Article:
If you’re interviewing for a new position, that might be the question on your mind.…
John Borrowman, CPC
Borrowman Baker, LLC
Sometimes it doesn’t feel like others are pulling their weight. Is there anything you can do about it?
Ask, first, whether your judgment is fair. After all, your point of comparison is you. And like the client who is biased about his company’s value, you can be opinionated about yours.
Get past the subjective. Focus on the specific impact on your performance. Did you miss a deadline because of this person? Did you have to stay late because someone else left early?
Sometimes the problem is as simple as the co-worker who regularly lingers to chat. The co-worker who is there for a work-related conversation will have it. The one who isn’t needs to hear you diplomatically set boundaries. Referring to needing to get work done avoids the sting of personal insult.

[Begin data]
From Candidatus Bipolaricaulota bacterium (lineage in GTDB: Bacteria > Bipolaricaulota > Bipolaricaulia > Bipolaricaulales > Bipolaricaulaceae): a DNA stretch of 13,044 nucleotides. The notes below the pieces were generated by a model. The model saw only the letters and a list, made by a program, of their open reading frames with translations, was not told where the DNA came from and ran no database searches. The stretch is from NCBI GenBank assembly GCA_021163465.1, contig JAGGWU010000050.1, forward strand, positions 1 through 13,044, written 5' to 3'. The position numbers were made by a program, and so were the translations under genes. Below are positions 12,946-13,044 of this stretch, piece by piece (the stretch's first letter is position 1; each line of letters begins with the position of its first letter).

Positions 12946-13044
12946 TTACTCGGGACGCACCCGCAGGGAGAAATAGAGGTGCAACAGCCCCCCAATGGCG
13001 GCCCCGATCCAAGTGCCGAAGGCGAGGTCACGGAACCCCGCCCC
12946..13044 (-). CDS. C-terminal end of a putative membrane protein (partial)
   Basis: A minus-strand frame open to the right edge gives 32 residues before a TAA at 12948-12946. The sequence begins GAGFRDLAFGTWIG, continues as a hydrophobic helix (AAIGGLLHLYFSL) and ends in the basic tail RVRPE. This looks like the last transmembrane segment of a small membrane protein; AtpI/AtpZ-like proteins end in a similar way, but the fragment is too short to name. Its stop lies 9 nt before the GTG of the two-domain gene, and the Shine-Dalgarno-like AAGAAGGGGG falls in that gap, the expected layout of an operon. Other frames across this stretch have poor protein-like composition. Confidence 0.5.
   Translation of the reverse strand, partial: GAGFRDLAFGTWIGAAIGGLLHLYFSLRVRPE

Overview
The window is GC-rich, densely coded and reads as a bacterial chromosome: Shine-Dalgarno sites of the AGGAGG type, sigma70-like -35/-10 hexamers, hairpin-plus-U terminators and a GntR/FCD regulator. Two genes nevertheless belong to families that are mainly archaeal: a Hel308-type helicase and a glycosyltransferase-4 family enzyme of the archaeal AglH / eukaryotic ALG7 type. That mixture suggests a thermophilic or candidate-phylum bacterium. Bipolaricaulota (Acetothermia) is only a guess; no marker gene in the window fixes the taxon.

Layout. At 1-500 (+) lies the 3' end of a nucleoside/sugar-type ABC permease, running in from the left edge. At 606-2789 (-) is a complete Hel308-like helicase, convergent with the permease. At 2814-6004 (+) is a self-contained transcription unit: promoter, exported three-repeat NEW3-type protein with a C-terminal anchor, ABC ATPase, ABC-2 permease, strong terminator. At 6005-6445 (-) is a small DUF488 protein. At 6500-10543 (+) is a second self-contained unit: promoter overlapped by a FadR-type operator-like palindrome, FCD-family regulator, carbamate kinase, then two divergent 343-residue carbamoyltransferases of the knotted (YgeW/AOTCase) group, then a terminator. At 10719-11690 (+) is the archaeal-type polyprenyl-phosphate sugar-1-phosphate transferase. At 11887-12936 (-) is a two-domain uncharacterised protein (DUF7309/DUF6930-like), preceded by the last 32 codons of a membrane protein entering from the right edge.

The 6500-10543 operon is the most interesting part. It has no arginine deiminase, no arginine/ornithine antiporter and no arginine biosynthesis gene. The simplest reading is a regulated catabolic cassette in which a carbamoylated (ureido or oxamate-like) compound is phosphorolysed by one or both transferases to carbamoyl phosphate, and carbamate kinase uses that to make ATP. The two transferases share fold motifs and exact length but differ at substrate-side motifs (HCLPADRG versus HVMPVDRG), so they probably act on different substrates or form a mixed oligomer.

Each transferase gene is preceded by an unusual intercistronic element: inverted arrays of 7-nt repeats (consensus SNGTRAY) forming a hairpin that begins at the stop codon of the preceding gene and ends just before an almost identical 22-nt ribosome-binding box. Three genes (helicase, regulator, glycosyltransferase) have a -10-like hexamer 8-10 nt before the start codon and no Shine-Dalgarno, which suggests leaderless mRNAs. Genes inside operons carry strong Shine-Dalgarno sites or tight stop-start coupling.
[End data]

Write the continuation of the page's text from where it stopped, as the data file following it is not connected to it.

If there is a specific impact—especially if it impeded service to a client—use that as the foundation for action. Connect the failure to keep a delivery promise to unhappy clients, to lower profitability and bonuses.
It’s not easy. But it’s excellent training for leadership because you will have to deal with people like this throughout your career.